Unfortunately, despite the unprecendented security, a Gestapo spy broke in and killed Dr. Erskine after Rogers became, under the influence of the chemical, a well-muscled paragon of humanity. Rogers killed the Gestapo spy...or rather, caused the spy to get himself killed in the electical equipment...and the U.S. government, finding they had spent all that money to create one superlative soldier, decided to make him into a living propaganda figure and fighter for freedom, called Captain America. (Joe Simon and Jack Kirby were permitted to make fictionalized versions of his adventures for morale-building reasons, in comic books.)

BUT...although only Dr. Erskine had the complete formulae...did other scientists contribute to parts of it? How did Erskine make a breakthrough which was so far ahead of its time, that we cannot duplicate even now, some fifty years later?

Like much else that was published in comic books, it comes back to...Superman.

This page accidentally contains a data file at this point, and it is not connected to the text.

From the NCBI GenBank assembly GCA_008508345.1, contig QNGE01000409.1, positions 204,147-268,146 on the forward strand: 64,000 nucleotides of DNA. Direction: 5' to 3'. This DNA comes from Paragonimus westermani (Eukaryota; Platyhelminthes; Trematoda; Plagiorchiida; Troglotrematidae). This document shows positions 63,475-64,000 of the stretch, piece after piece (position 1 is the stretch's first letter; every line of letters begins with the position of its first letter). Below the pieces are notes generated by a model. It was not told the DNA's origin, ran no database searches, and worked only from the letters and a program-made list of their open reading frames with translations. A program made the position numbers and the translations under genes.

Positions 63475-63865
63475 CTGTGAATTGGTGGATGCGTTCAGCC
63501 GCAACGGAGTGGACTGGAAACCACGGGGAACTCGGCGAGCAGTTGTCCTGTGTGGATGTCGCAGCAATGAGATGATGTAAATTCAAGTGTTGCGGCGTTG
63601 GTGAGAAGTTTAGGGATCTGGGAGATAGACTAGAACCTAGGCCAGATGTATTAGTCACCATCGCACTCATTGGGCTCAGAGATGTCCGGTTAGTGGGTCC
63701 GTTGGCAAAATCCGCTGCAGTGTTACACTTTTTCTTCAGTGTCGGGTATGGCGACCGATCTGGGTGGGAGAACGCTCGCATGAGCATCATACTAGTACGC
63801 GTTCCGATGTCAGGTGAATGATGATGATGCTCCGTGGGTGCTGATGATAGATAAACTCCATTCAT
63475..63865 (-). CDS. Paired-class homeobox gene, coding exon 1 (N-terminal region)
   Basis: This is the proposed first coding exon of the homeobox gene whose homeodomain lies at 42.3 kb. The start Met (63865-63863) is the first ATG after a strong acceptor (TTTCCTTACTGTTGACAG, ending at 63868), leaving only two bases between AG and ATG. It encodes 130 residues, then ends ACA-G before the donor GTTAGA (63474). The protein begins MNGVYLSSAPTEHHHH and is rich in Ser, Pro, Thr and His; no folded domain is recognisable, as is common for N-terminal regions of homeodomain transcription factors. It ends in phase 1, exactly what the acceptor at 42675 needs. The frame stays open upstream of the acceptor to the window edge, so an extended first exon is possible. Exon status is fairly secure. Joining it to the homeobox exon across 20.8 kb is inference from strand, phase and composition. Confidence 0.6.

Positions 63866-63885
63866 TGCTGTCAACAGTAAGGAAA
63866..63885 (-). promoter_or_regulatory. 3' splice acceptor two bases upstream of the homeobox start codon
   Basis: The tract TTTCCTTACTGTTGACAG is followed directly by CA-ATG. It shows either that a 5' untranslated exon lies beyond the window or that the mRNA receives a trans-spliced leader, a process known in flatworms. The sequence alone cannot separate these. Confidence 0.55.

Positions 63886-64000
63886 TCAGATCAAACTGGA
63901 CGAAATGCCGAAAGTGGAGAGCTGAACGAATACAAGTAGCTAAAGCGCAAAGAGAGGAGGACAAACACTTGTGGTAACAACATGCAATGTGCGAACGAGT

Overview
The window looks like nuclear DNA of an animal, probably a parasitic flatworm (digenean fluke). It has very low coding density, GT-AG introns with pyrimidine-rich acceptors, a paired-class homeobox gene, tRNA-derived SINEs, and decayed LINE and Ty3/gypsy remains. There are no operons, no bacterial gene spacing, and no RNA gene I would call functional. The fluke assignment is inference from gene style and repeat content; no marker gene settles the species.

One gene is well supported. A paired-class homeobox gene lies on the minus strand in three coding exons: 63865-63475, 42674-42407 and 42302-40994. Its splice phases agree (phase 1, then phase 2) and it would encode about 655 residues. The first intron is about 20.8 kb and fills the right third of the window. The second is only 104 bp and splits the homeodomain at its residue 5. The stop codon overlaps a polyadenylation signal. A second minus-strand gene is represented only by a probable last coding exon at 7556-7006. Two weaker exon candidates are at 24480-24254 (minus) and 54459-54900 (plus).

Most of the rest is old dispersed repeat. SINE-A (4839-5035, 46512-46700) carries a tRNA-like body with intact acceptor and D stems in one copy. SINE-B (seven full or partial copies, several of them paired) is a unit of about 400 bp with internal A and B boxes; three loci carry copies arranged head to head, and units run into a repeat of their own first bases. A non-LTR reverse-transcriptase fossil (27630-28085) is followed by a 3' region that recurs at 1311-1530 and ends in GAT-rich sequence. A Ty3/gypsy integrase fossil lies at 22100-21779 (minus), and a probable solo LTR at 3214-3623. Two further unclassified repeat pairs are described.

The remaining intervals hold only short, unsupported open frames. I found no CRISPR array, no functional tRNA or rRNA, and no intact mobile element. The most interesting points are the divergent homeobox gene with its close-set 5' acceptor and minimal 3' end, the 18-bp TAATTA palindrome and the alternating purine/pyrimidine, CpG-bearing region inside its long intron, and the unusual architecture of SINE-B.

In Siegel and Shuster's origin, young Clark Kent, after being found in his rocket, was taken to an orphanage, where the attendants "were astounded by his feats of strength". Their doctor was actually a young medical student---a young Dr. Erskine---who examined Kal-El/Clark Kent as much as possible, whose physical structure was "millions of years evolved over their own". This tot, this infant, could lift entire bureaus or chests of drawers, was a prodigy, and he hoped to make a name for himself. The child was adopted by the Kents, who had found him, but Dr. Erskine never lost his notes nor his prelimary studies of the strange child. He used them to start his researches towards the Super-Soldier formulae. He conceived it, not as a weapon, but as a way to build up those who were sickly with polio or other diseases. (Superman noted his resistance to diseases, and the doctor had noticed that the child seemed to catch no colds, diseases, etc.) Erskine couldn't get blood samples (his needles broke) but urine and stool samples told him much about the physiology of the super-infant.